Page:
Effect of eugenol and garlic compounds on necrotic enteritis challenge

26-09 | |
Clostridium perfringens bacteria, anaerobic spore-producing bacteria, the causative agent of necrotic enteritis. Photo: ADM
Clostridium perfringens bacteria, anaerobic spore-producing bacteria, the causative agent of necrotic enteritis. Photo: ADM

Necrotic enteritis is a major poultry disease leading to huge financial losses globally. The incidence and severity of this pathology have increased over the years. With the need to reduce antibiotic use, the market is asking for new solutions to alleviate the effect of necrotic enteritis while maintaining broiler performance.

Enteric diseases are a major concern for the poultry industry. They lead to production losses, higher mortality rates, reduced poultry welfare and an increased risk of contamination of poultry products for human consumption.

One of the most damaging diseases is necrotic enteritis, which is caused by the over-proliferation of Clostridium perfringens and usually occurs in broiler chickens at 3-4 weeks of age. Necropsy of infected birds reveals typical necrosis in the small intestines.

There are 2 forms of necrotic enteritis. Firstly there is the acute form, which is characterised by a sudden increase in mortality. In most cases, there are no clinical warning signs and it can lead to mortality rates of up to 50%. Clinical signs of diseased animals include depression, dehydration, ruffled feathers, inappetence and diarrhoea.

Conversely, the second form, which is sub-clinical necrotic enteritis often goes undetected and thus untreated by producers. This form of pathology represents 80% of cases and is the most costly for the industry. Difficult to diagnose, it can lead to significant production losses, decreased feed efficiency and negatively impact welfare.

Necrotic enteritis management

Necrotic enteritis is typically managed with antibiotics, some in rotation programme systems. However, the use of antibiotics is being reduced in many regions of the world due to the emergence of antimicrobial resistance. Consumer acceptance of products from antibiotic-fed animals is also decreasing.

To meet the challenge of maintaining broiler performance and limiting necrotic enteritis impact without antibiotic use, producers are increasingly interested in alternative strategies, like feed additives.

Phytogenic molecules, such as eugenol and garlic compounds, have been identified as having interesting properties. Eugenol is a naturally occurring molecule in cloves that has demonstrated its ability to reinforce the gut physical barrier by increasing the thickness of the intestinal mucus layer and decreasing bacterial attachment in the intestinal epithelium.

Several poultry studies have also shown that garlic compounds support immunity parameters by limiting inflammatory processes and promoting optimal gut digestive functions, thereby reducing the number of available nutrients for Clostridium perfringens to grow.

Promising results

In a recent trial performed in Virginia in the US, a blend of eugenol and garlic compounds was compared to Bacitracin Methylene Disalicylate (BMD) and was shown to promote broiler performance when under necrotic enteritis challenge conditions.

This 42-day trial was performed on 1,000 Cobb500 broilers split into 4 groups:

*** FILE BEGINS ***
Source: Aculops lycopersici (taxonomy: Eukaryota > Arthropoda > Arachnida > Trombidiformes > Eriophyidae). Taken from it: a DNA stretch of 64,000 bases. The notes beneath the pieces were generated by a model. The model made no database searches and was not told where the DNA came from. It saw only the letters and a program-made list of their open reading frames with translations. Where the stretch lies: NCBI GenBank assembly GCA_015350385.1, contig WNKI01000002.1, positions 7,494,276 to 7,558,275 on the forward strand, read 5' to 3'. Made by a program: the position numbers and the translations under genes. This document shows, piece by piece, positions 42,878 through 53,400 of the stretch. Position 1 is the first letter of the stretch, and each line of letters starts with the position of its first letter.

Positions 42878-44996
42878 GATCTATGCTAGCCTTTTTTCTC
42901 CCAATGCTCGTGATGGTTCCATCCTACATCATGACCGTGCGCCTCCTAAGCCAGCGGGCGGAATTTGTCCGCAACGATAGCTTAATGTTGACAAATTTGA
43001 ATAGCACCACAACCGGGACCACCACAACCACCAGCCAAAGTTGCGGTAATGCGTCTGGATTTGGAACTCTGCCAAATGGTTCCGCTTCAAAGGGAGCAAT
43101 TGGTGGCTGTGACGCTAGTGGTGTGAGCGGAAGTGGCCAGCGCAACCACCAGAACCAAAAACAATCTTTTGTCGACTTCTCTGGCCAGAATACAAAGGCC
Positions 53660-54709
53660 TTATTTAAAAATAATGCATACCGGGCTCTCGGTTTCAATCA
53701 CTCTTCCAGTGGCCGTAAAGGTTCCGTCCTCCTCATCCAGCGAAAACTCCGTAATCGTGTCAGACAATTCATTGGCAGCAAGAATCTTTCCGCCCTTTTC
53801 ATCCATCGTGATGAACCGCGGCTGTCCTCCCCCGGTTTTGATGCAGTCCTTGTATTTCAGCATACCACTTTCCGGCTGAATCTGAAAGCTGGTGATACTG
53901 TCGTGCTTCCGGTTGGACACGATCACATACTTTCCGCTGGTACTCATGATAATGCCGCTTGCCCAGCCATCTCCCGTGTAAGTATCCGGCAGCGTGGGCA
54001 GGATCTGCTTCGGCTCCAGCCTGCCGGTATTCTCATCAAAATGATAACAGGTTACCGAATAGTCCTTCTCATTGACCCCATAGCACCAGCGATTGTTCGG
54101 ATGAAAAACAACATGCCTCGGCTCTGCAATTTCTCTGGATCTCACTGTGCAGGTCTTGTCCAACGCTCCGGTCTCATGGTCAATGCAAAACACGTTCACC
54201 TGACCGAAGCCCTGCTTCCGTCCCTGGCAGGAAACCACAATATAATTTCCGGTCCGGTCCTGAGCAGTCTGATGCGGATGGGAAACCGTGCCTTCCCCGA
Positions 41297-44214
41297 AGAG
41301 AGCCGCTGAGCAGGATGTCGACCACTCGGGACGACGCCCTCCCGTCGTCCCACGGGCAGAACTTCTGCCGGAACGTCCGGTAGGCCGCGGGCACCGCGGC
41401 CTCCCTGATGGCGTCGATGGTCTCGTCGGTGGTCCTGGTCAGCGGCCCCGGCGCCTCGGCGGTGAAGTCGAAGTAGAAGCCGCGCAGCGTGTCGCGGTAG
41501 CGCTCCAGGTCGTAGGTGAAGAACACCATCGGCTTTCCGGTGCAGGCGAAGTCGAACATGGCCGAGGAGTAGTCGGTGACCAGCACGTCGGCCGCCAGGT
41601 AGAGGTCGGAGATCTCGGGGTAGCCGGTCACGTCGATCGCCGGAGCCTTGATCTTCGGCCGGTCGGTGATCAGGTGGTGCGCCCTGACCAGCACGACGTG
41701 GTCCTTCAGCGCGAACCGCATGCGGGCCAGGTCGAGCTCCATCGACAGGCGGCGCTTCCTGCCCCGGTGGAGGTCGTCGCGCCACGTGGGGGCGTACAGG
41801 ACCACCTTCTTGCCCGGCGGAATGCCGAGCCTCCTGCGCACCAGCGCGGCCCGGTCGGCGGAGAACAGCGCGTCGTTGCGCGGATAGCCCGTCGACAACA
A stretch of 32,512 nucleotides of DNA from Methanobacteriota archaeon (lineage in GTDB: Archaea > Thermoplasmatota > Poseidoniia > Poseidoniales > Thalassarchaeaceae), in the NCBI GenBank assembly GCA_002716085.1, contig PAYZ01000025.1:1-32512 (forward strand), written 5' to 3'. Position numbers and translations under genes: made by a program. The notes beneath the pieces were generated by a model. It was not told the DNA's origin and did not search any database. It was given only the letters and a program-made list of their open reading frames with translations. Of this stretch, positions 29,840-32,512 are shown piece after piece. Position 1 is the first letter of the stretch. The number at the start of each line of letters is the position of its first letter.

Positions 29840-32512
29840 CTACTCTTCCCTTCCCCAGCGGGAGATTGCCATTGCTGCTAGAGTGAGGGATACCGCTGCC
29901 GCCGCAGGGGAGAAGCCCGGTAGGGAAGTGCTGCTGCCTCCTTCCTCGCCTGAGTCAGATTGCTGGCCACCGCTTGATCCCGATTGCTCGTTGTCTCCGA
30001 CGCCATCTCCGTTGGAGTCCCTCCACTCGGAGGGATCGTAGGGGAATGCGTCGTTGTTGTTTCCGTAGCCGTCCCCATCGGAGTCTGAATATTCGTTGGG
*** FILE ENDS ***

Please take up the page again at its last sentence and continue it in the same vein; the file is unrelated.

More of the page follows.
• Negative Controlv (Neg C)
  • Infected Control (Inf C)
  • Eugenol and garlic compounds (EG; 100 g/t)
  • BMD (50 g/t).

At 12 days of age, all birds except the negative control groups were inoculated via oral gavage by titrated Clostridium perfringens culture to mimic a sub-clinical necrotic enteritis challenge.

The results of this study showed significant improvement in body weight for the group fed eugenol and garlic compounds (+5.5%) compared to infected and non-supplemented birds (Figure 1). Regarding feed conversion, the group fed eugenol and garlic compounds and BMD demonstrated a better feed conversion ratio than the Infected Control (Figure 2).

Coccidiosis involvement

A major predisposing factor for necrotic enteritis is coccidiosis. It is caused by Apicomplexan parasites of the genus Eimeria which invade the intestinal tract and cause high morbidity, ranging from acute, bloody enteritis with high mortality, to sub-clinical disease.

Coccidiosis often precedes or occurs concurrently with field outbreaks of necrotic enteritis. To evaluate potential interest in these plant extracts, a trial was set up in the UK comparing a blend of eugenol and garlic compounds to coccidiostats under environmentally induced sub-clinical necrotic enteritis.

The study was performed on 960 Ross308 broilers raised to 35 days of age. Litter was re-used from a previous poultry flock to induce coccidiosis and sub-clinical necrotic enteritis. A total of 3 treatments were tested:

  • Control (basal diet)
  • A blend of eugenol and garlic compounds (EG; 100 g/t)
  • Coccidiostats (narasin and nicarbazin; 60 g/t).

The results showed a significantly higher body weight for the eugenol and garlic compounds and coccidiostats groups compared to the control birds. Broilers supplemented with eugenol and garlic compounds reached the same feed conversion ratio as the coccidiostat treatment, outperforming the control group (-6.5%) (Figure 3).

Effective production support

These results suggest that eugenol and garlic compounds may promote optimal performance in broilers under coccidia and necrotic enteritis challenge conditions. These phytomolecules may help to maintain the performance of challenged birds, thereby effectively reducing production costs and increasing the profitability of broiler production in the face of enteric disease risks.

References are available on request.

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